The annexation of Verde Village into the City of Cottonwood has a lot in common with Upper Verde school district consolidation.
Both are issues that have been batted around like ping pong balls for more than 30 years in the Upper Verde. Both typically take a beating in the court of public opinion.
Despite that, they are issues that simply do not go away.
Once again, the folks from Verde Village will meet with a city delegation Feb. 8, 6 p.m., to talk annexation issues. Also on hand will be District 3 County Supervisor Randy Garrison and Verde Valley Fire District Chief Nazih Hazime.
But unlike meetings from past years when annexation was legitimately discussed, the Feb. 8 gathering is more for the purpose of rumor control.
As Supervisor Garrison explains, “The intent of this meeting is to dispel any stories about the City of Cottonwood pursuing annexation and to answer questions from those who fear that such a process could be undertaken without significant public participation.”
The false rumors about a planned “city takeover” of Verde Village began circulating in December when the city discussed – at the request of the Yavapai County Assessor’s Office -- annexing portions of 13 properties that straddle the city/county boundary in Verde Village Unit 8.
The annexation had considerable merit as the city-county boundary dissects many of those properties, thus requiring two separate property tax bills. In the end, the city backed away from the deal after being advised the properties in question did not meet the statutory requirements for annexation.
That did not, however, stop the rumor mill from spreading claims that are so far from the truth that it is comical.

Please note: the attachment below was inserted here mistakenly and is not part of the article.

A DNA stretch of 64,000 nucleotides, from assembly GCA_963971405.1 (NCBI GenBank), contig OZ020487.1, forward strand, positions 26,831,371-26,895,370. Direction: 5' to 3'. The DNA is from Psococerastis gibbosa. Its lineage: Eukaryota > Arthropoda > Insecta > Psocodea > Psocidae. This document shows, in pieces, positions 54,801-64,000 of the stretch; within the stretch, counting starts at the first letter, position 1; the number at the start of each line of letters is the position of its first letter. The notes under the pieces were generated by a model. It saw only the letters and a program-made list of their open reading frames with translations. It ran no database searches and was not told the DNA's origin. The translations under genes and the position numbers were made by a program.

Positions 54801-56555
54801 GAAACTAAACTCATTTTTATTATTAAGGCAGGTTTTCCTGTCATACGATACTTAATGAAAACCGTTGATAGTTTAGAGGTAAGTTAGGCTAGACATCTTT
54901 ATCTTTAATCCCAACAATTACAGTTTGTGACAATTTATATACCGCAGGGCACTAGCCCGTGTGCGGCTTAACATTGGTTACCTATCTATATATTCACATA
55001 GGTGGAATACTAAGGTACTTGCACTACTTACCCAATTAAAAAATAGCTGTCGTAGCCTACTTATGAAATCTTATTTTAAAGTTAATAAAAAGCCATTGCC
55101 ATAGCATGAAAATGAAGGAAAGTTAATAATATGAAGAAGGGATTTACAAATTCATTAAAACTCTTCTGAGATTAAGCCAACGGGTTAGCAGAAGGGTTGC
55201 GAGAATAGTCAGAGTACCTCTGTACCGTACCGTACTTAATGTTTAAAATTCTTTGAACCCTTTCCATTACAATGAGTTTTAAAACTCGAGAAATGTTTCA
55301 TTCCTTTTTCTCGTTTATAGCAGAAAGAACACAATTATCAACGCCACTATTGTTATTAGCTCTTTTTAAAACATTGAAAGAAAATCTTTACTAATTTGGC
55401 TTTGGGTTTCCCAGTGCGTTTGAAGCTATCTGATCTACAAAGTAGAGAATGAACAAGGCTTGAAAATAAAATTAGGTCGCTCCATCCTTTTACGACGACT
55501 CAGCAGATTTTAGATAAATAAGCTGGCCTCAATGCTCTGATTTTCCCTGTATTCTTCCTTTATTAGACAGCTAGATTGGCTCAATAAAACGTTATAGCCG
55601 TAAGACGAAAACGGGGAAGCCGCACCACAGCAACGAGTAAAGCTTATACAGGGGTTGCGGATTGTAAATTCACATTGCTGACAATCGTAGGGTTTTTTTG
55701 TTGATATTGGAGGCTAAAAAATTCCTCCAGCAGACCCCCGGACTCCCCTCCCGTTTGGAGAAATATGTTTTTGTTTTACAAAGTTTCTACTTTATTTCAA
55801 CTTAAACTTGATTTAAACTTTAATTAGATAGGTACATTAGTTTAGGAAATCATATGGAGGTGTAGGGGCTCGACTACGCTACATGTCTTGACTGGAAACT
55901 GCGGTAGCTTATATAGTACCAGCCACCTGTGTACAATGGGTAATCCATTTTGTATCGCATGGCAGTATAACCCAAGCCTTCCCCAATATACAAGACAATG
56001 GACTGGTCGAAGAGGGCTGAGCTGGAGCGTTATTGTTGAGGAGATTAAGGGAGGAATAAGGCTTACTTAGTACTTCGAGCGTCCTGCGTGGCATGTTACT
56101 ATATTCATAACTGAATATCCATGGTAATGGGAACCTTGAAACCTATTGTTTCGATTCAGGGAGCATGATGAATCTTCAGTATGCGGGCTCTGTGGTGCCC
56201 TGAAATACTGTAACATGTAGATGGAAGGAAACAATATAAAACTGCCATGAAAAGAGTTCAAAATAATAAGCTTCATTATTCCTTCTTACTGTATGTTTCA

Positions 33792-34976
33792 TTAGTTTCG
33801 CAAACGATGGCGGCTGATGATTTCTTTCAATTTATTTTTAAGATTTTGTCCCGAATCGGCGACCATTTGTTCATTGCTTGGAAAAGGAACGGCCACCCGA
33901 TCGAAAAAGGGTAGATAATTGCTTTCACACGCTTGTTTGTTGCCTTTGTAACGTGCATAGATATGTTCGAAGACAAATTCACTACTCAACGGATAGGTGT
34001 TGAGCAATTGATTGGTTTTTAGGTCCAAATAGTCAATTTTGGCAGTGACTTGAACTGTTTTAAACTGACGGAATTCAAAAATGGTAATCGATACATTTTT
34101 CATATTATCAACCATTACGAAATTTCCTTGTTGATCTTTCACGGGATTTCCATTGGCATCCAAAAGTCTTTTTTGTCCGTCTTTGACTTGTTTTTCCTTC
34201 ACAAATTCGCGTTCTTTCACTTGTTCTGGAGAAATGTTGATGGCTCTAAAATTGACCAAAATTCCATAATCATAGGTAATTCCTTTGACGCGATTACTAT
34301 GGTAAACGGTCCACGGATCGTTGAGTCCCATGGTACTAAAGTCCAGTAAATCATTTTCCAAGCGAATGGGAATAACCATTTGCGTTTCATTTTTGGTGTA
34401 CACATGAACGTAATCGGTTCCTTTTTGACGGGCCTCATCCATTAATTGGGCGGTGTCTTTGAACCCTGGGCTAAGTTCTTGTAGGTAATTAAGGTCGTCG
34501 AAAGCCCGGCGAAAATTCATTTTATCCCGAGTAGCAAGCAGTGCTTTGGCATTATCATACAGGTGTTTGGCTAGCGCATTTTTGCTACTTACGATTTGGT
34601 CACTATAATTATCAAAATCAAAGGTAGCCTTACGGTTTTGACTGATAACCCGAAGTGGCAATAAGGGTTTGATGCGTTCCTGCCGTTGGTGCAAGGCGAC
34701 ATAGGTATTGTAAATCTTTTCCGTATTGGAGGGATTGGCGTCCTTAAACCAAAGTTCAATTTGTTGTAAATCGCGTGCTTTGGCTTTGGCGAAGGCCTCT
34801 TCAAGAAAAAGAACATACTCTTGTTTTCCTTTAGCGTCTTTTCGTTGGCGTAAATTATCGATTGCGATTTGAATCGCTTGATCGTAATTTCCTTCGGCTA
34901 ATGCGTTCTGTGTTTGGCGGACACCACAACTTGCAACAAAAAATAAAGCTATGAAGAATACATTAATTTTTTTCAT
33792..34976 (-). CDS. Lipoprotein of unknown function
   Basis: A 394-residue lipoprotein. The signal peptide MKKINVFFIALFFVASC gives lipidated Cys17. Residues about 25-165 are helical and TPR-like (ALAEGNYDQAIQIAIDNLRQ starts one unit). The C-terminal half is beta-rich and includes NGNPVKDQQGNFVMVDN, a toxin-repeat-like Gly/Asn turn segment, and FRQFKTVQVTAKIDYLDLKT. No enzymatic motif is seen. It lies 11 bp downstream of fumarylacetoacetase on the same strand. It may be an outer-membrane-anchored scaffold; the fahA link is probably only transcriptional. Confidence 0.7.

Looking back over the past 30 years, both Cottonwood and Verde Village missed their best chance at annexation in the late 1980s. As explained at the time by then City Manager Chuck Sweet, the 1980s attempt at annexation was an effort to best allow Verde Village and Cottonwood to grow up together as a unified community. In particular, Sweet emphasized the opportunity annexation provided for uniform infrastructure development, especially as it applied to road and sewer development.
There was good long-range vision being applied, but the measure fell victim to politics, especially over the issue of fire and emergency service protection.
There have been other annexation efforts since then, and they too became political maelstroms.
From the perspective of enhancing Cottonwood’s state-shared revenue and political clout from a doubling of the official city population, annexation still holds appeal for Cottonwood.
The annexation quandary for the city council, however, is if the city wants to take on the eventual task of providing sewer service for the eight units of Verde Village.
As always, it’s great to see the folks from Cottonwood and Verde Village sit down and talk over the prospects of being a unified and uniform community.
But it needs to be made perfectly clear that the City of Cottonwood is not beating down the doors to have Verde Village annexed into the city limits. The 13 borderline properties briefly considered by the city for annexation came at the urging of the county assessor, and the Feb. 8 meeting on annexation comes at the request of the Verde Village Property Owners Association.
None of this has been initiated by the city.
Again, as emphasized by Supervisor Garrison, “The intent of this meeting is to dispel any stories about the City of Cottonwood pursuing annexation.”
It’s nothing more than rumor control.